By the same authors

The Pontine Marshes (Central Italy): a case study in wetland historical ecology

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JournalBABESCH: Annual Papers on Mediterranean Archaeology
DateE-pub ahead of print - 25 Aug 2014
DatePublished (current) - 2014
Volume89
Number of pages20
Pages (from-to)27-46
Early online date25/08/14
Original languageEnglish

Abstract

The citation of natural environmental processes as a key element in the formation and change of human culture has been unfashionable for some time. Whilst scepticism of certain unfettered cultural ecological or socio-ecological theories is understandable, archaeologists often fail to fully engage with the dynamic relationships between people and environment in the past. The study of Mediterranean landscapes in particular has comprised the use of environmental evidence in assessments of human versus climatic impact on the set of supposed marginal or risk-laden milieus that characterise this region. This paper revisits the potential of more nuanced cultural and (pre)historical ecological frameworks that explicitly develop notions of environmental knowledge in the investigation of cultural engagements with the environment. This contribution considers the diachronic development of the forms of environmental knowledge associated with Mediterranean wetlands. Although there is some consideration of the Neolithic and protohistoric periods, the case study focuses on Roman wetlands, in particular, the Pontine Marshes. This study permits a reassessment of different forms of Roman environmental knowledge and considers how certain forms of environmental knowledge were common to wetland groups from different chronological periods. Whilst “resilience” may well seem to characterise certain societies ecological relationships with most landscapes over the longue durée, resilience as a notion is conditioned by the chronological and spatial boundaries that we set ourselves as archaeologists and historians. A civilisation or empire appears resilient if it exists for several centuries, whilst a single site and its family subjected to a series of floods over a decade may display a lack of resilience and abandon that site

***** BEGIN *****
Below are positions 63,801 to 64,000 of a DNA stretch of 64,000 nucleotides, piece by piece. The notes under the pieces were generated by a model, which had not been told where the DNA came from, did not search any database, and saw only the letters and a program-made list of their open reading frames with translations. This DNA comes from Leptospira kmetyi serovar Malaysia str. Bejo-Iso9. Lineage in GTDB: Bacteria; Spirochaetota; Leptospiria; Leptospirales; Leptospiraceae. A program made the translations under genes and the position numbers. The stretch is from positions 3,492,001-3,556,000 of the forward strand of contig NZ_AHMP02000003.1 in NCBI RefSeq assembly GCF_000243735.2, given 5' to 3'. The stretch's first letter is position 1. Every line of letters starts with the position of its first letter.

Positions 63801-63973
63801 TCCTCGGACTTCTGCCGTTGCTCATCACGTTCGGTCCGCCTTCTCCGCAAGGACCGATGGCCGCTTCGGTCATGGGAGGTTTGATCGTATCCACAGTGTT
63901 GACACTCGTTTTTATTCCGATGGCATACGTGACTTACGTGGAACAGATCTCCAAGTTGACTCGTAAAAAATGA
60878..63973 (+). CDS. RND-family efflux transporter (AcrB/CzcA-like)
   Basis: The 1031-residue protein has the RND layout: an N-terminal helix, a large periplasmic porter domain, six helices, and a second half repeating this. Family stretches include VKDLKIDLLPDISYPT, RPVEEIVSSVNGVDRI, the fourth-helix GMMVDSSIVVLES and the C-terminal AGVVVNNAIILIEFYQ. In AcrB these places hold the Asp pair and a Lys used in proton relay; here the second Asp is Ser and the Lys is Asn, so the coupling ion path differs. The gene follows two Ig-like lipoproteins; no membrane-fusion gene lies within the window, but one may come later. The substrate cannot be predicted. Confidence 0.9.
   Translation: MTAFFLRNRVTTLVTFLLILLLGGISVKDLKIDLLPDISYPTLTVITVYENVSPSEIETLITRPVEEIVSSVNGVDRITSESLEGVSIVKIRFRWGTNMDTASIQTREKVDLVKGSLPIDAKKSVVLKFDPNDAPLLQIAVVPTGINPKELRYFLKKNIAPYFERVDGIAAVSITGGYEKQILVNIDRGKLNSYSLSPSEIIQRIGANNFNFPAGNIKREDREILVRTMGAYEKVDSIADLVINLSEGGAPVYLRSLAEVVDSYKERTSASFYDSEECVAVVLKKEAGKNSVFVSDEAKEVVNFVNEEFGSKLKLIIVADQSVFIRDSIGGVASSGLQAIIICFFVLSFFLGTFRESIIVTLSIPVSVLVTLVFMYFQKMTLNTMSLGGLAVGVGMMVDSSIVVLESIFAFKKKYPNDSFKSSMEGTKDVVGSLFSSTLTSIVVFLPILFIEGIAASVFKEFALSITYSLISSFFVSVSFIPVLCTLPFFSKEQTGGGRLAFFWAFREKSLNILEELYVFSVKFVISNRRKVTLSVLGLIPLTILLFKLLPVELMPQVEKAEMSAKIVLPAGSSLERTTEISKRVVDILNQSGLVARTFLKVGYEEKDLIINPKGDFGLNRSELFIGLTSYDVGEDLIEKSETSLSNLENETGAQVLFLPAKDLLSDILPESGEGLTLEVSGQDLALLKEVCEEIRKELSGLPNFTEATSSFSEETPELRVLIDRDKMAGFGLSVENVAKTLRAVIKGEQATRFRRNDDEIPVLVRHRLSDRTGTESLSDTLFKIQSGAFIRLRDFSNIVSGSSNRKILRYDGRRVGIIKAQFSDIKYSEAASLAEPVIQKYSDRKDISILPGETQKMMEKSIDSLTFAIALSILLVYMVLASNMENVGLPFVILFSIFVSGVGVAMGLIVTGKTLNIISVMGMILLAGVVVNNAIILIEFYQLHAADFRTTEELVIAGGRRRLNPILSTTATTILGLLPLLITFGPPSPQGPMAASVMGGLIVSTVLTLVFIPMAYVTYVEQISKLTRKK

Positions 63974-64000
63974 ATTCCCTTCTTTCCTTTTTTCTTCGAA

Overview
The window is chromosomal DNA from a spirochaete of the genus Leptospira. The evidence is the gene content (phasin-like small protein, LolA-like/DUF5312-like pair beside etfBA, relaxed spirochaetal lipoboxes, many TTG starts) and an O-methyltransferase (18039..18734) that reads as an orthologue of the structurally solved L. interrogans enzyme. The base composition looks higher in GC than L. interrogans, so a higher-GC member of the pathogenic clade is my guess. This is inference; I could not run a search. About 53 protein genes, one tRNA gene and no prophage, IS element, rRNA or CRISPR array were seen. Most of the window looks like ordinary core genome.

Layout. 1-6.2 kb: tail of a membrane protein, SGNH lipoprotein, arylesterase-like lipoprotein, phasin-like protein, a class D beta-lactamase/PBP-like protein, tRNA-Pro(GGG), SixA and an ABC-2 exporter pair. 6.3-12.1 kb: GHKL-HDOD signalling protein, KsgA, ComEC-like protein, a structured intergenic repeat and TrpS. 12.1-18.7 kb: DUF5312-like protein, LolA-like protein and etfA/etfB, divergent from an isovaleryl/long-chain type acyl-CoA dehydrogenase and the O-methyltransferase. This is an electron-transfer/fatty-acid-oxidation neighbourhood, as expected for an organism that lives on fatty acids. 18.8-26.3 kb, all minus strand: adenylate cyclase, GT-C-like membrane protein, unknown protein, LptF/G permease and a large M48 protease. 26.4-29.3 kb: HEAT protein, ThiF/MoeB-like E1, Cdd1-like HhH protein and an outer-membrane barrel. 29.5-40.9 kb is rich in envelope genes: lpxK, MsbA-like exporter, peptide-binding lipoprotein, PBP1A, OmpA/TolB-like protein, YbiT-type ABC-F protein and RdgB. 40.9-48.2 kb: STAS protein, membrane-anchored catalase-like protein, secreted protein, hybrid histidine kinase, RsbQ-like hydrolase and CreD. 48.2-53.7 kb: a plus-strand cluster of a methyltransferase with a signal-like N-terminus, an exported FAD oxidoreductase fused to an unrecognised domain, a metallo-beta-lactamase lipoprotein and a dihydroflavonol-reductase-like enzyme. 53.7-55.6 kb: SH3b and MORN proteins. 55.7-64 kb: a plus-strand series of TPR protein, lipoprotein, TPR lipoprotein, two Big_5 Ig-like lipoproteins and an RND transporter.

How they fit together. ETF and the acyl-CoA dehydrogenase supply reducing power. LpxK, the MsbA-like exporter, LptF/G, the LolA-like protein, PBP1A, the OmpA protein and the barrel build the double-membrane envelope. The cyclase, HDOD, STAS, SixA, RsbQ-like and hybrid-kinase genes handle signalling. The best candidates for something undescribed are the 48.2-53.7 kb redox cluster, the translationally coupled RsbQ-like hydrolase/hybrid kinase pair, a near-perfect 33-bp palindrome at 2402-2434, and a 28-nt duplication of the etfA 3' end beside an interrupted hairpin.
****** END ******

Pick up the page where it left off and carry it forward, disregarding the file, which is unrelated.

Research areas

  • historical ecology, Mediterranean, wetland, landscape archaeology, ROMAN, protohistory

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